When viewing images and PDF files, the most I would need to do would consist of zooming, rotating, or cropping. I don't mess with the colors of an image unless I really want to do so, in which case I would use an actual image editing program. I don't annotate my PDF files; I just look at them and maybe zoom in or out. GwenView and Okular's other functions were just superfluous to me. Plus, these two applications were starting to load a little too slowly. I thus banished those from my computer, replacing them with Viewnior and EPDFView. (I also removed Evince and Eye Of GNOME, because they had no reason to stick around.)

For some reason, I also had Akonadi-tray on my computer; it was probably an artifact from when I had installed KDE 4.5 alongside GNOME 2.30; I never used it for obvious reasons, but I didn't bother removing it until today.

There were two KDE applications that I really liked but removed for consistency: KolourPaint and KSnapshot. Both are stable, solid, very functional, and yet very easy to use. KolourPaint reminds me much of Microsoft Paint, which I like very much, with a couple more useful functions; KSnapshot is much more functional than the standard GNOME screenshot tool, yet it never feels like too much to use. Hence, I felt a little sad letting them go, but I've replaced them with Pinta and Shutter. I like Shutter a lot already for its immense functionality, so that shouldn't be too difficult a transition. I've never really used Pinta before, but it seems to have a similar interface, so we'll see how it goes; that said, it seems to basically operate as a GIMP-Lite in terms of functionality but with a nicer interface, which doesn't really sit well with me because it's just hiding all the really complicated stuff in the menubar and toolbars.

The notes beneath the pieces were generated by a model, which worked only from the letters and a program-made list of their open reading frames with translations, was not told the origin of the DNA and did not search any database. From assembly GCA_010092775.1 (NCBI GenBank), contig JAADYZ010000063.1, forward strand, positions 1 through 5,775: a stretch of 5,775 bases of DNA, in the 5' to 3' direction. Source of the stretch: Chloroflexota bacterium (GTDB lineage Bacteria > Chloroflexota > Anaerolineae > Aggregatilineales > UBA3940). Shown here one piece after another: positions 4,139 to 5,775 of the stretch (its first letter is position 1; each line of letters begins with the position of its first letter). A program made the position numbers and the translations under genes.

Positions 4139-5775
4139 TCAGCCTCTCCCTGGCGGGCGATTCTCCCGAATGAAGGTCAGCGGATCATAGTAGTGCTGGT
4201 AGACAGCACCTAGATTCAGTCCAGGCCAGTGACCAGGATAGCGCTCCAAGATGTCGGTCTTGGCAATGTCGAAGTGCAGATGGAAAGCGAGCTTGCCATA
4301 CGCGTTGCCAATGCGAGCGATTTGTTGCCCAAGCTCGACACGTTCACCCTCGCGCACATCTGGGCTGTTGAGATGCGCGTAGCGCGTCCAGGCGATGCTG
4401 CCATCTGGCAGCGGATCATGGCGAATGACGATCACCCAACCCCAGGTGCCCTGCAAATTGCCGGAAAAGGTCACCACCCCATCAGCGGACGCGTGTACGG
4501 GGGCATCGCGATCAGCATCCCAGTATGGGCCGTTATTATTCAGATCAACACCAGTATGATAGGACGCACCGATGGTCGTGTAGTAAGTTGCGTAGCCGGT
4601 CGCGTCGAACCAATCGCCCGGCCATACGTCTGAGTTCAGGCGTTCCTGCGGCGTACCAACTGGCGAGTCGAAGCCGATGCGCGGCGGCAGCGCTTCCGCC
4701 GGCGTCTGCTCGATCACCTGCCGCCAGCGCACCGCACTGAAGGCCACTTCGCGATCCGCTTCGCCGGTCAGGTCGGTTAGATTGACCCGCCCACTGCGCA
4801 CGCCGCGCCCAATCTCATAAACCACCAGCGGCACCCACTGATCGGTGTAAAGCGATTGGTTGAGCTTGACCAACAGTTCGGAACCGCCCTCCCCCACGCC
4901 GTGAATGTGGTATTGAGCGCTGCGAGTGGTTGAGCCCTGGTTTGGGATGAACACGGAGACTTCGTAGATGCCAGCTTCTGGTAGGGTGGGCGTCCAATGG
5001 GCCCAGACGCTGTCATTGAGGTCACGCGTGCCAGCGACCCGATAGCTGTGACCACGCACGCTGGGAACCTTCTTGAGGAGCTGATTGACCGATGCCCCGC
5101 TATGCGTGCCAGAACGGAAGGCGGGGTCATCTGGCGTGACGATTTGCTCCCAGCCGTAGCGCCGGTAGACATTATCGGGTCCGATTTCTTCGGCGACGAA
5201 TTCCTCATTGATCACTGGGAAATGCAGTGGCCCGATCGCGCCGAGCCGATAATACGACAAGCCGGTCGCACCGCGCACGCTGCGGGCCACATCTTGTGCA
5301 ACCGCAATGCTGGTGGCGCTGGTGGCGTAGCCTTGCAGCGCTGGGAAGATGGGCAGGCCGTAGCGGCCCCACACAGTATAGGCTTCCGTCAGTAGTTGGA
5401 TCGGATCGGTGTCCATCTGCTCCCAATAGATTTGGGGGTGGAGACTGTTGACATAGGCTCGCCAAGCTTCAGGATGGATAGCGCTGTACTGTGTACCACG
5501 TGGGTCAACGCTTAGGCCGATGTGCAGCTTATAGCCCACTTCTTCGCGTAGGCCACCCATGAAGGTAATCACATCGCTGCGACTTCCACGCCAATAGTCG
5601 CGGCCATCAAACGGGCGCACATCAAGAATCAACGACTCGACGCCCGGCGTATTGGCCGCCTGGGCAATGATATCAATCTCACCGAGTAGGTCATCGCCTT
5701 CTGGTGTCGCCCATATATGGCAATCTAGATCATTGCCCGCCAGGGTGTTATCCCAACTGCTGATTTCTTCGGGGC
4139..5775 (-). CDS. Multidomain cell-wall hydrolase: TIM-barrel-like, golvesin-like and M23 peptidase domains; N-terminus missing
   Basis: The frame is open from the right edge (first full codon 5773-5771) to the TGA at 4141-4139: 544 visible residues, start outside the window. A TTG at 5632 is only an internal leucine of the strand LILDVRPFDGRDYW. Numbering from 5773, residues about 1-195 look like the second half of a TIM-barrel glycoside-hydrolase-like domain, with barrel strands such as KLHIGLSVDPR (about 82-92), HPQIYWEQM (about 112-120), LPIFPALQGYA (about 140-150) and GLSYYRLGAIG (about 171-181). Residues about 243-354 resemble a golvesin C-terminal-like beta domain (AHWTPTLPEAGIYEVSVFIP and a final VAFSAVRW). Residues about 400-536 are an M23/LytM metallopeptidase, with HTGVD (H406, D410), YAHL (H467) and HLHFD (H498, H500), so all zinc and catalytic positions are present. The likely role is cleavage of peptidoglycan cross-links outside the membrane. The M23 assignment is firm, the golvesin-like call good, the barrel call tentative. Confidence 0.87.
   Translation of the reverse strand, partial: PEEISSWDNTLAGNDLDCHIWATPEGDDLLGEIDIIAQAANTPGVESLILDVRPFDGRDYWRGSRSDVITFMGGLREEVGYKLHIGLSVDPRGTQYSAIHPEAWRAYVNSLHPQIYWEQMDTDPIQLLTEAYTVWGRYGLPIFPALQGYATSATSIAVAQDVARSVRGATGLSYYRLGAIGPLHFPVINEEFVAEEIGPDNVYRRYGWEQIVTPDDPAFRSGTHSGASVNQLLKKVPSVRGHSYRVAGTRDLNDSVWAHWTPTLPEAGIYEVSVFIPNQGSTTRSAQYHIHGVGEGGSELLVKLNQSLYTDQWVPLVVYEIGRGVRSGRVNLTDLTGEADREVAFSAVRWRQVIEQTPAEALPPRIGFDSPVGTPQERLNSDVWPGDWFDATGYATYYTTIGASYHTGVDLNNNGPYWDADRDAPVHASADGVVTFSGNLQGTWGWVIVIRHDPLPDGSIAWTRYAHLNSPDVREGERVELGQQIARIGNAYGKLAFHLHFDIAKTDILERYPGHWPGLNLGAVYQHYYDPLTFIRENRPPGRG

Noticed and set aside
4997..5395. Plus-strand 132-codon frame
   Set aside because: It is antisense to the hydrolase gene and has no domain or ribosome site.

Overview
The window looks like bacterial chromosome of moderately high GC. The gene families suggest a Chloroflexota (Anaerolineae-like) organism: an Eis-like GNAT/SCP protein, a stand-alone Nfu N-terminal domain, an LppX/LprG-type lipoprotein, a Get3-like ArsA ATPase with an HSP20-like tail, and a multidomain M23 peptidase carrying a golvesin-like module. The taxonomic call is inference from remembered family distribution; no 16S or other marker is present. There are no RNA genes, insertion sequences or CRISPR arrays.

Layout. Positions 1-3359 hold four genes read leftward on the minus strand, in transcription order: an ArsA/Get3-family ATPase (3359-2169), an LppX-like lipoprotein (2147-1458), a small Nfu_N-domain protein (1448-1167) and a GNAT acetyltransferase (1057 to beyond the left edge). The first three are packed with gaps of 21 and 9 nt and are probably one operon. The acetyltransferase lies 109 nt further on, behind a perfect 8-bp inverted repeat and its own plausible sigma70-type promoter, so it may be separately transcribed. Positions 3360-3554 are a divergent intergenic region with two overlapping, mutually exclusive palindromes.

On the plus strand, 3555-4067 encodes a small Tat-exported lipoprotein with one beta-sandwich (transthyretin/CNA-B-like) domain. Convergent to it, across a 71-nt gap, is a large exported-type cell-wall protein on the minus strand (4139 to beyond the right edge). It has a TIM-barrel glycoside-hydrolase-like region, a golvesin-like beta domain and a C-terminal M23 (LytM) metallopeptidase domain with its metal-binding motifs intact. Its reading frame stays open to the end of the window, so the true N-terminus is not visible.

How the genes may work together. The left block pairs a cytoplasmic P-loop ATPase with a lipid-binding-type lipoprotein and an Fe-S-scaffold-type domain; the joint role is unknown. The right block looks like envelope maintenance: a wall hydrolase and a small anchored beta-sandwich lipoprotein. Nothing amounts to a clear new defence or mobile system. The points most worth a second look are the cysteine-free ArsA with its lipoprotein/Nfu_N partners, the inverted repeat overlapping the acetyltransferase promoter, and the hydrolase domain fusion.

You may be asking why I installed Viewnior and EPDFView when I could have just used Gloobus Preview anyway. (If you aren't, well, now you are. Hehheh.) Well, for one, Gloobus Preview doesn't have zoom functions, which I sometimes need; also, if I download a PDF file from online and open it with Gloobus Preview before saving it to my hard drive, I can't use Gloobus Preview to save it to the hard drive. Finally, for some reason, when Mozilla Firefox calls Gloobus Preview to open a downloaded file, the application window starts out really small, so it's annoying to constantly have to resize Gloobus Preview just to see a downloaded file's contents. That's why I installed Viewnior and EPDFView. But I'll still be using Gloobus Preview for simple viewing, as well as listening to music files and watching movies.

So it was a combination of Gloobus Preview's awesomeness, the KDE applications' slowness, and said applications' features that I didn't really care about that made me move away from them. This isn't in any way meant to bash KDE; I just found better applications and reevaluated some priorities about KDE applications. If I used KDE on a regular basis, I'd probably also try to remove as many GNOME applications as possible.
On a side note, don't confuse KDE and Qt. I still have Qt on my system because of Skype and VLC, both of which I use regularly. I'm not getting rid of those.